alexa Effects of an acute stressor on blood pressure and heart rate in rats pretreated with intracerebroventricular oxytocin injections.
Cardiology

Cardiology

Journal of Clinical & Experimental Cardiology

Author(s): Petersson M, UvnsMoberg K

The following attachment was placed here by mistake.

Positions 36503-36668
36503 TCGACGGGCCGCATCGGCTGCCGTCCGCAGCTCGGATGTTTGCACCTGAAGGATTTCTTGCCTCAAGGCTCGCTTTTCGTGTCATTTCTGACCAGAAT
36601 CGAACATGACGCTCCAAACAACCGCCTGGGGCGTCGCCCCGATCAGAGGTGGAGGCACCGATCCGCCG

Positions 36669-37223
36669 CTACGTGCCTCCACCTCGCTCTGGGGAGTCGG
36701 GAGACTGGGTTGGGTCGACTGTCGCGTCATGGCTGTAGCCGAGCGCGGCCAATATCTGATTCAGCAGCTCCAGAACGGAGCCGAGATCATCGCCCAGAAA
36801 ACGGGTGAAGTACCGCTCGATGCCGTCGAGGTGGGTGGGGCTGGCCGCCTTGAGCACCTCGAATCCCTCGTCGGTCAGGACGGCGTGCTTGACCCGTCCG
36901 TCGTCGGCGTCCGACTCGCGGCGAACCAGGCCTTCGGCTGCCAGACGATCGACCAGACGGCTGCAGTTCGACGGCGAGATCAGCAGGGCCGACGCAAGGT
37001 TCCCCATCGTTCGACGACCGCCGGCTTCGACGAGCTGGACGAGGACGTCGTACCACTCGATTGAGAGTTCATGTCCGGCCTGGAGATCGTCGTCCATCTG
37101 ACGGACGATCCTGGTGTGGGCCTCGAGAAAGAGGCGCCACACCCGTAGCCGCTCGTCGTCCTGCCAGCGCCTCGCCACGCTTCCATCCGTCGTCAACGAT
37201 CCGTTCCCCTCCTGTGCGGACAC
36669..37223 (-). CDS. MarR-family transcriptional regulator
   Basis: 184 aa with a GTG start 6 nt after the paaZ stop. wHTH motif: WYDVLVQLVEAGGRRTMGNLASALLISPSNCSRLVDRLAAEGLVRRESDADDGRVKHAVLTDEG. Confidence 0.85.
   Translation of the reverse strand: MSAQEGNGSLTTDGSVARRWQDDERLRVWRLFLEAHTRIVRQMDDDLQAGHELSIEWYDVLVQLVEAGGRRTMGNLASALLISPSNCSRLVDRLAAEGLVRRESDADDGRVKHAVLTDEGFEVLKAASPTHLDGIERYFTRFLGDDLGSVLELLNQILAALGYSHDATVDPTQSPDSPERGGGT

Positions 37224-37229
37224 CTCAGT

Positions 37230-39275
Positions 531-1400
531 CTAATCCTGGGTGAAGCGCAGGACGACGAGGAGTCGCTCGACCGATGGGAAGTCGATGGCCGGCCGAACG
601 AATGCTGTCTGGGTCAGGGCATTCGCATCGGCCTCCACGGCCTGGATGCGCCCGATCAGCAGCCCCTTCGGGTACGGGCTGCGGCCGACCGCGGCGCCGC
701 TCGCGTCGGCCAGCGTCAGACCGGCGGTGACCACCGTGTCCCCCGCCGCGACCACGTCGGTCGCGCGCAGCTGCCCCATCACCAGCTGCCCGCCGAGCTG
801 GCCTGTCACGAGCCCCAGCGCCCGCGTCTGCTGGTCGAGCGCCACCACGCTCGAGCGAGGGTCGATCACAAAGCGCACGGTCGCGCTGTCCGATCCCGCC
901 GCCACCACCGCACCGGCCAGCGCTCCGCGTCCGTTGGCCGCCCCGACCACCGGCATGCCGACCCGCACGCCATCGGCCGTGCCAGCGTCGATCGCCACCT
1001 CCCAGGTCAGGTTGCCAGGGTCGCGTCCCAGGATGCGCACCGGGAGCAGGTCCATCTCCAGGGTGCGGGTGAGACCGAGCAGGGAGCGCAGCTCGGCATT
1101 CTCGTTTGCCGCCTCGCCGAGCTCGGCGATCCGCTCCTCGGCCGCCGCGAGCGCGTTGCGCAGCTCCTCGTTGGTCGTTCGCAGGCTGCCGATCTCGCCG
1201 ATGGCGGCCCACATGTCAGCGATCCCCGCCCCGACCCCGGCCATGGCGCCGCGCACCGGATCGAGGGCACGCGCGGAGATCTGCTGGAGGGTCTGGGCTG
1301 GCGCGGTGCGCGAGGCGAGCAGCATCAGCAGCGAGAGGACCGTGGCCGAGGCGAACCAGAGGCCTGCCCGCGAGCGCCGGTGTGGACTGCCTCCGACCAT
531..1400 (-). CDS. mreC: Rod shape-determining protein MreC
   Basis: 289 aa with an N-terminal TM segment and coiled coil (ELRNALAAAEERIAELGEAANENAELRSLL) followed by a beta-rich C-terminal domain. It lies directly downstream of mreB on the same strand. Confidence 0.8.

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Abstract Oxytocin induces a long-lasting reduction of blood pressure in rats. The aim of the present study was to investigate the effects of an acute stressor on blood pressure and heart rate in rats previously exposed to repeated administration of intracerebroventricular (ICV) oxytocin. For this purpose oxytocin (0.3 microg, ICV) was administered to male rats once a day during 5 days. Blood pressure and heart rate were measured before and after treatment. In addition, blood pressure and heart rate were measured during 30 min after exposure to 10s of noise from an alarm clock. The oxytocin treatment reduced blood pressure significantly (systolic: 108+/-4.6 vs. 121+/-1.8, p<0.01, diastolic: 96+/-5.1 vs. 108+/-3.0, p<0.01), whereas heart rate remained unchanged. In contrast, systolic and diastolic blood pressure increased significantly after the exposure to the ringing alarm clock in the oxytocin-treated rats (p<0.05), and became equal to the blood pressure in controls. In addition, heart rate increased and stayed significantly higher in the oxytocin-treated rats compared to the controls during the 30 min observation period (ANOVA p<0.01). Twenty-four hours later, blood pressure was again significantly lower in the oxytocin-treated rats compared to controls (p<0.01). In conclusion, oxytocin decreased blood pressure without changing pulse rate. However, when the oxytocin-treated rats were subjected to the unexpected noise from a ringing alarm clock blood pressure and heart rate increased significantly. No such effect was observed in the control group. Thus repeated oxytocin treatment can, in spite of decreasing blood pressure during basal conditions, increase cardiovascular reactivity to some types of stressors. This article was published in Psychoneuroendocrinology and referenced in Journal of Clinical & Experimental Cardiology

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